In coffee breaks during the ensuing openSUSE conference at the same venue, I feverishly hacked together a prototype and it seemed to work. Then normal life intervened, and no progress was made for another year.

However thanks to SUSE’s generous Hack Week policy, I have had the luxury of being able to spending some of early January 2015 working to bring this tool to the next level. I submitted a Hack Week project page, announced my intentions on the git mailing list, started hacking, missed quite a bit of sleep, and finally recorded the above screencast.

The tool is available here:

Please give it a go and let me know what you think! I’m particularly interested in hearing ideas for use cases I didn’t think of yet, and proposals for integration with other git web front-ends.


Rethinking traditional scale practice on the cello

By , December 20, 2014 2:28 am

(Please note that while this post was written with the cello in mind, several of the principles apply to other instruments too.)

I’ve previously blogged about how back in 2011, I decided to get serious about trying to become a jazz cellist. Since then I’ve had some really interesting and fulfilling musical experiences, but it’s also been a struggle in some areas. I studied and performed classical (in the western sense) cello for many years, but the demands of jazz are so different to most things I worked on during my classical training that I’ve had to fundamentally rethink many aspects of the way I practise.

Scales are one good example of this. I was taught to practise B♭ major something like the following:

standard classical cellistic approach to practising a B♭ major scale

The first interesting thing to note about this is that it omits almost the entire bottom octave of the instrument! There’s really no good reason for this; the bottom octave deserves attention just like the rest of the instrument. It’s only taught this way because the tradition has become incredibly “tonic-biased”, with no awareness of the different modes which even beginner jazz students get taught about.

So one of the first adjustments I made (and I probably stole this idea from one of my mentors, the great jazz violinist Christian Howes, who calls it “extended range”) was to always start from the lowest note of the scale reachable on the instrument:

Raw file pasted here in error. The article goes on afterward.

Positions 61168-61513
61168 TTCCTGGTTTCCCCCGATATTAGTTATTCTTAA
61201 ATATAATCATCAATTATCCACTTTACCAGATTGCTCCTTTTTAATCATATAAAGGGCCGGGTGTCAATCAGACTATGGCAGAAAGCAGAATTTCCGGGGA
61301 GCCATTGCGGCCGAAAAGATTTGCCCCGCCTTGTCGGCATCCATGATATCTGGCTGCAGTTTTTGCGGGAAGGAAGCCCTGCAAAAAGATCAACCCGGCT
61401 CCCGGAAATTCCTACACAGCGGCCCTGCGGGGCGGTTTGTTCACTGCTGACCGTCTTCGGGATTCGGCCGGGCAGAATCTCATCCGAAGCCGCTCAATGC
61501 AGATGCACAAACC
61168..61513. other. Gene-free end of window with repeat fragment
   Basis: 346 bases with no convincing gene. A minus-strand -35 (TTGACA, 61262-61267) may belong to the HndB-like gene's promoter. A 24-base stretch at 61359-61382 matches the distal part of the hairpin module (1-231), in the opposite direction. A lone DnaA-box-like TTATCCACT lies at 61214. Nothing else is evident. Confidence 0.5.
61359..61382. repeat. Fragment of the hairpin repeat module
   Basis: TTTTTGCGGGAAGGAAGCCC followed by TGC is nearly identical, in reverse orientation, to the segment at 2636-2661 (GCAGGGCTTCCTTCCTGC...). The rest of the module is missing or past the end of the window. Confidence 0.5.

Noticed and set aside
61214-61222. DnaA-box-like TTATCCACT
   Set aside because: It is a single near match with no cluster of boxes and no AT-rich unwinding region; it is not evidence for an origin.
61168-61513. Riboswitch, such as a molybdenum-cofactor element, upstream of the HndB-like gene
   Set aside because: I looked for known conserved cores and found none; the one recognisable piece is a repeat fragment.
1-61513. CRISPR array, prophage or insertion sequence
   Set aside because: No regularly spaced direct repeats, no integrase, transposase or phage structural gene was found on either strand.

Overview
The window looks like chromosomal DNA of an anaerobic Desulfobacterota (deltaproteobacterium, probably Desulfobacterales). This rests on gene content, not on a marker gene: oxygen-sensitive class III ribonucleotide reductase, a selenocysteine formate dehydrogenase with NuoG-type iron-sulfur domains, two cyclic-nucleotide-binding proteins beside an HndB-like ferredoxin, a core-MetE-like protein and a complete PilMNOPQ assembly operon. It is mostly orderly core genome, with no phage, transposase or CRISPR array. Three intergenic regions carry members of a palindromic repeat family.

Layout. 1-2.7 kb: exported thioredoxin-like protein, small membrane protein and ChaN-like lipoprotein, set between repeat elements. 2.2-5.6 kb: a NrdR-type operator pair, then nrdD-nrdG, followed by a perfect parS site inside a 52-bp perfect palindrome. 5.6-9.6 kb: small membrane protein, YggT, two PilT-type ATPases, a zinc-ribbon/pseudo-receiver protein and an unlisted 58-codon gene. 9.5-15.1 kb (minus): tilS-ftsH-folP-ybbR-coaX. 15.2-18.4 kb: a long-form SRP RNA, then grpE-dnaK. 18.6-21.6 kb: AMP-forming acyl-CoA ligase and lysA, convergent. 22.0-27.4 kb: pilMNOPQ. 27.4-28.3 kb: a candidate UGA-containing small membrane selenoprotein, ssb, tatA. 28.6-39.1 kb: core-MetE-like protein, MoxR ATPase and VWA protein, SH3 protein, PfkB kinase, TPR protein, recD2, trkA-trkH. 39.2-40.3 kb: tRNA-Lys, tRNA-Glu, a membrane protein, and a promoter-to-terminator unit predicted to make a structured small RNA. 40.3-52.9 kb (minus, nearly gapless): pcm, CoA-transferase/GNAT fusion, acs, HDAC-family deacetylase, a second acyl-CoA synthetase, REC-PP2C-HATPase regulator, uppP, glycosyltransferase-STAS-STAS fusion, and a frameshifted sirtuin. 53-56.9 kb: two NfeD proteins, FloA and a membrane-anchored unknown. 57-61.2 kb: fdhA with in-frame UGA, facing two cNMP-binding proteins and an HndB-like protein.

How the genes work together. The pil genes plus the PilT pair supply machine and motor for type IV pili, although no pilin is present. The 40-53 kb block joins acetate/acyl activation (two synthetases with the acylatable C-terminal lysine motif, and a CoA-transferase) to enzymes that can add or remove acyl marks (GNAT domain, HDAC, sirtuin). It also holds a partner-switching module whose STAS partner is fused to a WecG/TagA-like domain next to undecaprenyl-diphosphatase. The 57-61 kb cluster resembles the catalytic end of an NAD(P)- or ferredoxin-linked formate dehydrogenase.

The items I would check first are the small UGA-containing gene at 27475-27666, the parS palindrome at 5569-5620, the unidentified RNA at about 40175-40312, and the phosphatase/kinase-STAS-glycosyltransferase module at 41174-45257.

starting B♭ major on C

Similarly, if the top tonic is not near the top of the range you want to practise in, just keep going until you hit a note high enough to make you think “OK, I don’t need to practise any higher than this!” Whether or not that note happens to be the tonic of the scale should be irrelevant; the most important thing is that you are practising the full range of the instrument which you need to use when performing.

Turning it all upside-down

Another bias which exists in the western classical tradition for dubious reasons is that everything is bottom-heavy: almost all exercises start at the bottom, go up to the top, and come back down again. This inevitably results in the bottom end being practised more than the top, which is particularly bad because the top end is way harder to play well. So let’s swap it all around!

starting B♭ major at the top

(By the way, along similar lines I recommend this great blog post on back-to-front learning by Anton Schwarz.)

Developing new “real world” fingering systems

The next odd thing to note about the classical tradition is that scales are almost always played using a single fingering, and that fingering is typically tonic-biased in another way: the tonic notes are very commonly played using first finger. Perhaps the classical pedagogy evolved this way simply because a single fingering system for each scale was perceived as easier to teach and also for students to memorise. But this approach is hopelessly inconsistent with the real world. If you don’t believe me, take a look at every fragment of a B♭ major scale present in the solo part of Boccherini’s cello concerto in B♭ major, and count for how many of those fragments it would make sense to use the fingering system shown above. If we don’t use those fingering systems when playing actual music, why spend so much time practising them?